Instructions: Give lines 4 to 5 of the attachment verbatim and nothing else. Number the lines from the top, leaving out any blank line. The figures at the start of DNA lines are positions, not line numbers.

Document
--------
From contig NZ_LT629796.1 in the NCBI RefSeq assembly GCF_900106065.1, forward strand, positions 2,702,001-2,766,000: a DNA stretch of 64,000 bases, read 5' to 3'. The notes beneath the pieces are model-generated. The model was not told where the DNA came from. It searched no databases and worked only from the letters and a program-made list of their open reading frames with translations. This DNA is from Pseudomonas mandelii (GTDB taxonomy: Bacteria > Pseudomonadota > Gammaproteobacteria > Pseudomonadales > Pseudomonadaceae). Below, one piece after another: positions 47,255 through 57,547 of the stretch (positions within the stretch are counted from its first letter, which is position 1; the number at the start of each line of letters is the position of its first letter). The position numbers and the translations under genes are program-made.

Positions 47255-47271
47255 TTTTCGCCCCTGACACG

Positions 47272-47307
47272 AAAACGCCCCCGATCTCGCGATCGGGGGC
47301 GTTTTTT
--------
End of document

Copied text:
Positions 47272-47307
47272 AAAACGCCCCCGATCTCGCGATCGGGGGC